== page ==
AUSTIN, Texas – Scott Stanford’s wide-ranging experiences as a journalist, producer and member of the United States Army have taken him more places than he ever thought possible.
“I can’t believe the life that I’ve had, and the Army has been responsible for nearly all of it. It’s phenomenal,” Stanford said.
His winding career, which started off in Los Angeles and currently rests in Austin, includes the types of highlights many creatives only dream of – supporting the development of artists like Marilyn Manson and Gwen Stefani at Interscope Records, working with Shaquille O’Neal in his agent’s office, creating new comedy programs at HBO and being part of the team that launched the original Xbox.
His background additionally includes roles as a journalist in Austin, a live news producer with ABC in Seattle and a video producer for a Manhattan-based public relations firm. Stanford also holds a bachelor’s degree in Spanish from the University of Texas at Austin and a master’s degree in international relations from Tufts University.
He considers his most meaningful work thus far, however, to have been with the Army, as both a National Guard and Reserve Soldier of 25 years and an Army Civilian of nearly five years.
“I’m really glad that I found a career in civil service, doing what I really love, for one of the most consequential organizations in the entire world.”
Stanford currently serves as director of communications at Army Applications Laboratory, an innovation hub that devises new ways for industry and the Army to work together.
His role as an expert communicator involves understanding how to relate to the private sector as well as how to apply effective communication strategies to Army projects focused on equipping the future force with the state-of-the-art tools they will need to succeed.
He explained that the lab, which is part of Army Futures Command, strives to ensure that the command “consistently delivers the best technology in the world to the best Army in the world.”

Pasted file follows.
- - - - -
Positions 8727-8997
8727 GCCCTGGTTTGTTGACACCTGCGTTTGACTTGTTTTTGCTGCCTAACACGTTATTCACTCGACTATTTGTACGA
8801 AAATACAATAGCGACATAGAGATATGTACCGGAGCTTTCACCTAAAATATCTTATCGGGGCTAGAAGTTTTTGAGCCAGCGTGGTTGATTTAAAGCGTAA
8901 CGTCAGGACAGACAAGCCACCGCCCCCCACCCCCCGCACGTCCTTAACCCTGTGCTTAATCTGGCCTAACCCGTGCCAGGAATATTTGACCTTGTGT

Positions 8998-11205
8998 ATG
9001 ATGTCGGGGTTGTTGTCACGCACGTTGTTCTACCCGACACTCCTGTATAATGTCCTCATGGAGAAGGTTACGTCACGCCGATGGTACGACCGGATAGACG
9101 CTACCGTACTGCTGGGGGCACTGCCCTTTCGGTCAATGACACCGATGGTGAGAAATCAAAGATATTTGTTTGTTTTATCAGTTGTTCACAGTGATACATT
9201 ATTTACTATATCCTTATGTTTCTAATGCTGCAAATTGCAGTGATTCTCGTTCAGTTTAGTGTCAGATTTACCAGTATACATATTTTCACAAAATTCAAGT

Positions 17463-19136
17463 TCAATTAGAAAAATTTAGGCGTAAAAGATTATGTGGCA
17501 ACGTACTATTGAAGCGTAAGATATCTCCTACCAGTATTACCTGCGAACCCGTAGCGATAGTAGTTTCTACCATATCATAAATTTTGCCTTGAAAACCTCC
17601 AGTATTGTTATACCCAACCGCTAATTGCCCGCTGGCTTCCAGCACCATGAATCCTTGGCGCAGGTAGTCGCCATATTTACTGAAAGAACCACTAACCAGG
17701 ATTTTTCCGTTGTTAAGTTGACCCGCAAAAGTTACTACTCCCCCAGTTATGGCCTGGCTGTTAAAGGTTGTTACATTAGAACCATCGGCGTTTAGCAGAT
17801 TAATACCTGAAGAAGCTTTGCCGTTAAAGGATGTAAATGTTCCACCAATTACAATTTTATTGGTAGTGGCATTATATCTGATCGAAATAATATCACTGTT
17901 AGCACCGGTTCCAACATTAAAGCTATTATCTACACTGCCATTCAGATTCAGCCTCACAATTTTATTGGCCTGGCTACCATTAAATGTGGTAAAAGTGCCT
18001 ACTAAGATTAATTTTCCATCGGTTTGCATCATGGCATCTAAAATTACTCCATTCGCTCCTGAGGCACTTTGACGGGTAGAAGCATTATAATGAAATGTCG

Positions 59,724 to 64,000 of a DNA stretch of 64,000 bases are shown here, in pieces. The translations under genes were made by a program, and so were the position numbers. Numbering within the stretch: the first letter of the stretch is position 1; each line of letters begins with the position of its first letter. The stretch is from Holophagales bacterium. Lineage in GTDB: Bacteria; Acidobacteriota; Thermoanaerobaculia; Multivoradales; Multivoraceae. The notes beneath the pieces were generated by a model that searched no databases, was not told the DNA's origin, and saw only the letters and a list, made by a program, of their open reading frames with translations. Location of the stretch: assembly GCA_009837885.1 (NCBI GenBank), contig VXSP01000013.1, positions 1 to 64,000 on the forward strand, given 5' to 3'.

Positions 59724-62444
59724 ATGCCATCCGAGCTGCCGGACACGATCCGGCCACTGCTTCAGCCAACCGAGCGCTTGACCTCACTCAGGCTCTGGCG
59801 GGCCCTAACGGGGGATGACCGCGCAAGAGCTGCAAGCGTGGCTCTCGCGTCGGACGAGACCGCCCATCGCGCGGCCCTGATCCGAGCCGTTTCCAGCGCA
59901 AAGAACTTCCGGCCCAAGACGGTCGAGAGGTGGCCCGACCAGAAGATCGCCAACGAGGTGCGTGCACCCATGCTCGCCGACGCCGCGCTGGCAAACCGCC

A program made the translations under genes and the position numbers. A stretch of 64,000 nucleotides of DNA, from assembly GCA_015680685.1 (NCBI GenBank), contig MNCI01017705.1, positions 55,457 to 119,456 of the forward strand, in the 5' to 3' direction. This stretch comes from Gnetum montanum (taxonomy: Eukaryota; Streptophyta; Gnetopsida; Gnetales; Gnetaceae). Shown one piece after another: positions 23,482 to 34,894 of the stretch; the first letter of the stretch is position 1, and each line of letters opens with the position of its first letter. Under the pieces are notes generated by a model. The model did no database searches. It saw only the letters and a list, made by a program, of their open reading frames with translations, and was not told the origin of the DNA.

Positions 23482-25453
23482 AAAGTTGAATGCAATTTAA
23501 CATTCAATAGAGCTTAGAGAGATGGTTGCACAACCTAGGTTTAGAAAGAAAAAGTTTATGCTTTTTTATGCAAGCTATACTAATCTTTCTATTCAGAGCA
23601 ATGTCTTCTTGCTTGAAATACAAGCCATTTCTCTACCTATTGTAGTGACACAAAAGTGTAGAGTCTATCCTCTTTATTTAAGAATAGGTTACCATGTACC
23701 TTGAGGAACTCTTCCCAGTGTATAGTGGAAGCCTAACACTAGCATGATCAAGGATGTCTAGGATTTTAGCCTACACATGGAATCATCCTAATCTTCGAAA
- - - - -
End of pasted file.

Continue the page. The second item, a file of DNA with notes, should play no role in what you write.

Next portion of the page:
“Our mandate is to find the best ways to do that by energizing the commercial innovation base in the country – and to some extent internationally – to bring the world’s absolute best technologists and entrepreneurs into the fold to help solve the hardest Army technology problems,” Stanford said.
He also knows what it means to devote one’s efforts to a greater mission. Stanford grew up observing his father and grandfather’s military service and was inspired to also serve.
“He had been a Soldier his entire adult life, until he left as a major general,” he said of his father.
Stanford decided he wanted to become a Soldier in his late twenties, after reflecting on his father’s career and commitment to the Army, as well as the fulfilling personal and professional relationships his father formed during his more than 30 years of service.
“It felt like my responsibility to do it,” Stanford said of the decision.
He enlisted in the Washington State National Guard as an infantryman and went on to serve as a platoon leader in the 3rd Battalion, 172nd Infantry Regiment (Mountain) in Vermont. He deployed from there to Ramadi, Iraq, serving from 2005 to 2006 under brigade commander John Gronski, who is now an author and speaker on leadership.
“We had a lot of amazing experiences out there,” Stanford said.
He additionally served in Afghanistan from 2008 to 2009, as a civil affairs team leader and “interfacing with Taliban on a nearly daily basis.”
“It’s a totally different place than any other place in the world,” Stanford said of Afghanistan.
“The Army gives you experiences like that.”
Stanford applied his experiences in Afghanistan to a civilian role working on stability operations, later creating a stability operations framework that became the basis for the Marine Corps’ doctrinal framework.
He also worked in Africa as a security cooperations officer and stood up the first security cooperations office in Somalia in 25 years.
He then joined the Joint Information Operations Warfare Center, contributing to Joint Force counter-ISIS efforts, and eventually found his current role with Army Applications Laboratory.
What he wants the public to understand is that the Army offers excellent stability, benefits and resources to make a difference, “along with the opportunity to do something really meaningful in a government that’s changing by the day.”
“There are so many different kinds of things that you can do,” Stanford said.
He intends to keep sharing that message – with individuals and businesses alike – and looks forward to helping the Army harness new opportunities along the way.
“I think that what we do at AFC is one of the most important things that a person could do anywhere,” Stanford said.